Pubdate: Thu, 29 Jan 2004
Source: Province, The (CN BC)
Copyright: 2004 The Province
Author: Adrienne Tanner


Chief Constable's Report Paints A Far More Shocking Picture Than Came Out 
In The Criminal Case Against The Six Disgraced Officers

Before the Stanley Park beatings began, some of the six offending police 
officers scanned the bushes with their flashlights, scouting for witnesses.

That detail and others were released yesterday in a report by Chief 
Constable Jamie Graham that indicated the beatings were much more 
protracted and premeditated than previously proven.

In provincial court last year, the actions of the six Vancouver police 
officers who assaulted a trio of suspected drug dealers in Stanley Park 
were minimized as a lecture that got carried away.

But Graham's report, drawn from a compilation of witness statements, 
coincides more with reports from the victims who claimed they were beaten 
Jan. 14, 2002, by a "gauntlet" of police officers.

It also reveals a disturbing comment made by Const. Gabriel Kojima, the 
only officer to use his police baton as a weapon during the assaults.

His words to Const. Troy Peters, the recruit who refused to participate in 
the beatings and ultimately told the truth about what happened, indicate 
Kojima relished administering the beatings.

"Now that's the s--- we sign up for, isn't it?" Peters recalled Kojima 
saying as they walked into the office later that morning.

While Provincial Court Judge Herb Weitzel had only an agreed statement of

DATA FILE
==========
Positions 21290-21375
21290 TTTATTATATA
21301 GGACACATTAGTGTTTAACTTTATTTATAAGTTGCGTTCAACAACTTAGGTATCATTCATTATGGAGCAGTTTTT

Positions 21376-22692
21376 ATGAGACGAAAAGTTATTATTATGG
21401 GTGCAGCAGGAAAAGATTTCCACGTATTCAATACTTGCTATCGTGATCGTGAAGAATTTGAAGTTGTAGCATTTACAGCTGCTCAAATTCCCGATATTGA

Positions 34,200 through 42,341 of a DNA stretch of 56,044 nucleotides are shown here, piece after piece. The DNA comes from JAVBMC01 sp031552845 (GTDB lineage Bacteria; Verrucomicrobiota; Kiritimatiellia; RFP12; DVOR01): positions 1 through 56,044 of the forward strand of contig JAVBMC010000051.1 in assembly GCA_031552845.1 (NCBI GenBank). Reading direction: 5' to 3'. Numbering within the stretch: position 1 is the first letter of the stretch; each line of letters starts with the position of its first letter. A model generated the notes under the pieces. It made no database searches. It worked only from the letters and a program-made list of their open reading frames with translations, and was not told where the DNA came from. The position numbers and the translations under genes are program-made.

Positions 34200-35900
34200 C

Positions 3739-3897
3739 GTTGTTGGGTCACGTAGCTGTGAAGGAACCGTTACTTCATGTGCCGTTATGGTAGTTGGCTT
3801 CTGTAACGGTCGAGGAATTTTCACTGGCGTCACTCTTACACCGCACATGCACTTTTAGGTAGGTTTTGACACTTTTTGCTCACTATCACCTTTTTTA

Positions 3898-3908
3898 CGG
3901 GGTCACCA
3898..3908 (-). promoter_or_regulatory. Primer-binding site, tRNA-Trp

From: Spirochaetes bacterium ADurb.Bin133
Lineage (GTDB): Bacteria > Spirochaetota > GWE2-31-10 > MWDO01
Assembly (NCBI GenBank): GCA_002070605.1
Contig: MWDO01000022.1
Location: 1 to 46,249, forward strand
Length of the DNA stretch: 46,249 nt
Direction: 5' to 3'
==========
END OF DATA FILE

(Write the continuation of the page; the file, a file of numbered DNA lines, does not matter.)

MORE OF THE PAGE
facts upon which to base his sentencing decision at the criminal trial, 
Graham was privy to much more information.

Lawyers for the disgraced officers tried to persuade Graham to adopt the 
courthouse statement of facts "as the complete and accurate account of the 
events," Graham said in his report.

He ignored the advice. "I considered this document, but I also considered 
all the evidence available to me."

Graham's report, which relied heavily on statements from Peters, also found 
evidence of an attempted coverup -- charges that were not pursued in court.

"Const. Peters recalled . . . being shocked at the attempted justification 
for their earlier actions because the three weredrug dealers," the chief's 
report states. "He recalled that there were instructions given out that 
this was not to be talked about so as to thwart any internal investigation."

Over the course of multiple interviews, Peters recalled how Kojima shone 
his flashlight in the victims' eyes, says the report.

"I believe this was done to blind them from witnessing the persons who were 
about to commit the assaults," Graham concluded.

Peters then described the assault against Barry Lawrie. "Peters saw Const. 
Gemmell punch Mr. Lawrie in the back kidney area and then everyone, all 
except Const. Kenney, followed suit with three to five punches each," the 
report states.

In court, Gemmell acknowledged only that he poked Lawrie in the chest with 
his index finger. Constables Steele and Kojima admitted only that they gave